Life. Life in general. I’ve seen so many people around me at a young age suffering from cancer and heart disease; there are people who I’ve worked with who have died in their 50’s and 60’s, and I suppose stress in general has had a major part to play. You can say what you like about what causes cancer and heart disease, I believe stress is a major contributor. We all need to realise this and minimise our stress levels and practice mindfulness when we feel stressed or under pressure. There is no doubt that your health is your wealth.
Family is very important in my life and the support of family, making sure everyone is cared for, and doing what’s best for my family is a priority. Sadly my dad died when he was 74, he had Parkinsons. He was the strongest man that I’ve ever known, the hardest working man I’ve ever known, and he was someone that I’d always aspired to, and listened to. He was the person that I listened to most in life, and in spirit, and everything in general; he did so much for me. He was passionate about his family and I believe I have followed him in this regard, I would do anything for my family.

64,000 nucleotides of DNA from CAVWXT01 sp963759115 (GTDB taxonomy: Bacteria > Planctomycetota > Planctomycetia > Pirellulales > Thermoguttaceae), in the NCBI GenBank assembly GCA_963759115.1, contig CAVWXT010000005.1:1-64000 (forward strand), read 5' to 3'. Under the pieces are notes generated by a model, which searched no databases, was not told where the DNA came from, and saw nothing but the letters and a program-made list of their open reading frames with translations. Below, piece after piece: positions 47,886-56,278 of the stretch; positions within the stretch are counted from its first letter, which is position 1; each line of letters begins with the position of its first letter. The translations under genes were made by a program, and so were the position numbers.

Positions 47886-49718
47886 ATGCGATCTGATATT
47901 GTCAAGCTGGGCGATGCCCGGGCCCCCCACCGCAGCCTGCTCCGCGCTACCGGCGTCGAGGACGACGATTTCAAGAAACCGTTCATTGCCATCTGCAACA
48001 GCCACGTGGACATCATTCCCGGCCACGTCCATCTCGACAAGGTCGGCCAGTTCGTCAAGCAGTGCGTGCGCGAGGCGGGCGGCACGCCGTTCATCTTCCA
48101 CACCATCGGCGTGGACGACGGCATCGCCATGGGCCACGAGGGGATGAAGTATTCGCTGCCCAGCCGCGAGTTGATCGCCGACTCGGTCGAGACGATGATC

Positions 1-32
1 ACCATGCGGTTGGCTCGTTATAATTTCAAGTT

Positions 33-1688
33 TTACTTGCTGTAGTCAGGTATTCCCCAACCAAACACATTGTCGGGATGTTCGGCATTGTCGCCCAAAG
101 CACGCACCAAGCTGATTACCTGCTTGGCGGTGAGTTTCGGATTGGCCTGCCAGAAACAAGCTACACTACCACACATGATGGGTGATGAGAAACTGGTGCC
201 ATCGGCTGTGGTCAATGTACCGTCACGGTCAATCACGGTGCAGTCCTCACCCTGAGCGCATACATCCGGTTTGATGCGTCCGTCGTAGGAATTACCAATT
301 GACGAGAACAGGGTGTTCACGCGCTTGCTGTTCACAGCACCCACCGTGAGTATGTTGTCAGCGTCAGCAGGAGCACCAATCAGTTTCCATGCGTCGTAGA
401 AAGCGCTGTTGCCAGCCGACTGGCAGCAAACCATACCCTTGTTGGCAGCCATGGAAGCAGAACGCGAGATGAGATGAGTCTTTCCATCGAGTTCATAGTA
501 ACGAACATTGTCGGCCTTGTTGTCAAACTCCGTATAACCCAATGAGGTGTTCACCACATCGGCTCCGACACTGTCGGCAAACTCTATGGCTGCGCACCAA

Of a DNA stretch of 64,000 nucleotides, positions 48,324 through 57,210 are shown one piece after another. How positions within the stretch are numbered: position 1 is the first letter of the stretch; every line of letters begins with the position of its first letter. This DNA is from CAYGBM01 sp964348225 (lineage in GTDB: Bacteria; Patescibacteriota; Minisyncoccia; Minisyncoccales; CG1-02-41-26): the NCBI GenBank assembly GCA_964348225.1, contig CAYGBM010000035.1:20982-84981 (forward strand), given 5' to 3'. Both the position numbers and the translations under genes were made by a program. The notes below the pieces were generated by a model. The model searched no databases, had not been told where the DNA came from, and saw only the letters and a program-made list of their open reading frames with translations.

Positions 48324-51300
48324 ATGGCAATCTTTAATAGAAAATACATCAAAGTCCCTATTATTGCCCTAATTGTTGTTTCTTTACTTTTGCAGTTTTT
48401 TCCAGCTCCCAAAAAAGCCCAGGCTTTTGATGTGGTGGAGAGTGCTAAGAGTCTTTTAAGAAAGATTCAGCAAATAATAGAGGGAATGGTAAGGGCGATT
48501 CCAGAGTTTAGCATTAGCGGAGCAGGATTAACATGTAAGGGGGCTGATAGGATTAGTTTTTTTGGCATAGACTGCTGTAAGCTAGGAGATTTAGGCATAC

Who had the most influence on you at a young age, and why?
In life I wouldn’t look any further than my father. He done a lot for me, and we did a lot together; we cut turf on the bog by hand for many years, went shooting together, and I even played junior championship football and hurling with him. He was a very fit man and was always involved in sport; he played football for 30 years, and played hurling late in his career when a new hurling club was formed in Gracefield in 1982. He loved the GAA. He was a great influence on me, he was tough and straight talking. It was black and white when he talked about football, and there was no fluffiness about it.